Joseph said that currently the judiciary was divided along political and communal lines in an unprecedented manner. “I have never seen the Supreme Court of India’s Bar so politically and communally divided,” he added. “And that is the situation in several High Courts across the country also.”
The former judge said the developments have resulted in the judiciary losing its moral power and its role of a watchdog. “When things go constitutionally wrong, it has always been the advocates who have been raising their voice,” Joseph said. “Where are they now? They are also divided politically and communally, in protecting their own self-interest.”
On being asked about the recent laws aimed at preventing religious conversions, Joseph said that religion was a matter of faith and conscience, and that conversion “by force, duress or by allurement” was wrong. He, however, noted that the fear of being stigmatised prevailed if a person decides to change his religion.
“A fear psychosis as such is introduced in this country that if you change your religion, you would be either finished or cease to be having a position in society,” he said. “That is certainly wrong, undemocratic, unconstitutional. You have the right to choose any religion of your choice.”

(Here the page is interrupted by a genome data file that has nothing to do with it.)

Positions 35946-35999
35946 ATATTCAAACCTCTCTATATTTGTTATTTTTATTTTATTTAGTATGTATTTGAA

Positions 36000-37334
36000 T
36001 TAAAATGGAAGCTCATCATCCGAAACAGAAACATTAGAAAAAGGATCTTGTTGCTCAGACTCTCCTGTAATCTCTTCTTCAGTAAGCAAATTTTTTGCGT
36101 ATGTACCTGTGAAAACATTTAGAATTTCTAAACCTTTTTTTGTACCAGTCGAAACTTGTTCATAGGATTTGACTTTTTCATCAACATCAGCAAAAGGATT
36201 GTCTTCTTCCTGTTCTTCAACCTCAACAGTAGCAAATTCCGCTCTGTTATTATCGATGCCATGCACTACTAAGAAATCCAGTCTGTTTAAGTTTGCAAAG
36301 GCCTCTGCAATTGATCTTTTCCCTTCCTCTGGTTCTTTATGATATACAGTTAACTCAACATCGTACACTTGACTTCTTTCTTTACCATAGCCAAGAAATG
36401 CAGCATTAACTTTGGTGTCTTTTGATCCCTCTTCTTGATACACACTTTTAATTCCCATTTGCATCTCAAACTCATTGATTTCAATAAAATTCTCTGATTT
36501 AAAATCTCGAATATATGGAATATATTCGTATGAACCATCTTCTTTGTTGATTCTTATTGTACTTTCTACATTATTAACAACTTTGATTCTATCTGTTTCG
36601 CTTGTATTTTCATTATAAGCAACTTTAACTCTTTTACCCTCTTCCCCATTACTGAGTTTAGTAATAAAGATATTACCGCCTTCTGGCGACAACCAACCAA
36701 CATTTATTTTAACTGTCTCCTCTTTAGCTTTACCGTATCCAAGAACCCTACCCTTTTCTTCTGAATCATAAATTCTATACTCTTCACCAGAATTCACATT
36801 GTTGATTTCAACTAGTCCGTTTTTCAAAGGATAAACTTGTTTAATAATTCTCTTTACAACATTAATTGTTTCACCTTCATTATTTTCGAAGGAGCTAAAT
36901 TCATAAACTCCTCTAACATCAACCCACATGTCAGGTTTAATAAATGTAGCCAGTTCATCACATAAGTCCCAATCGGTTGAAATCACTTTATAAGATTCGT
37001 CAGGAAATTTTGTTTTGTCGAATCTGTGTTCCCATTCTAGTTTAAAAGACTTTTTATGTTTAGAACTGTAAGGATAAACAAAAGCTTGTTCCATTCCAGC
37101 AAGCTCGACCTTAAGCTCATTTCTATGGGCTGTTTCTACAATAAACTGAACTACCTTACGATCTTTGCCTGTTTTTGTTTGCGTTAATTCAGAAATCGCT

Last week, another retired Supreme Court Justice Madan Lokur had criticised Uttar Pradesh’s new anti-conversion law, suggesting that it had many defects. Meanwhile on Saturday, the Madhya Pradesh Cabinet also approved a similar law aimed at tackling “love jihad” – a conspiracy theory espoused by right-wing Hindutva activists, alleging that Hindu women are forcibly converted by Muslims through marriage.
Bharatiya Janata Party governments in Haryana, Karnataka and Assam have also made similar announcements. These actions are despite the fact that in February, the Centre told the Lok Sabha that no “case of ‘love jihad’ has been reported by any of the central agencies”.
Besides flagging the threat to independence of judiciary, Joseph said that other constitutional bodies were under attack too.
“Election Commission, CAG [Comptroller and Auditor General of India], UPSC [Union Public Service Commission], all regulators – MCI [Medical Council of India], BCI [Bar Council of India], UGC [University Grants Commission], [National] Statistical Commission, RBI [Reserve Bank of India] – take any sector, I am asking you to make an introspection,” the retired judge said. “Has its credibility not been shaken? Is there any investigating agency which has not been attacked on its independence?”
Joseph said that the confidence of all these bodies had been shaken and termed it as a “dangerous trend”, suggesting that they should only depend on constitutional integrity.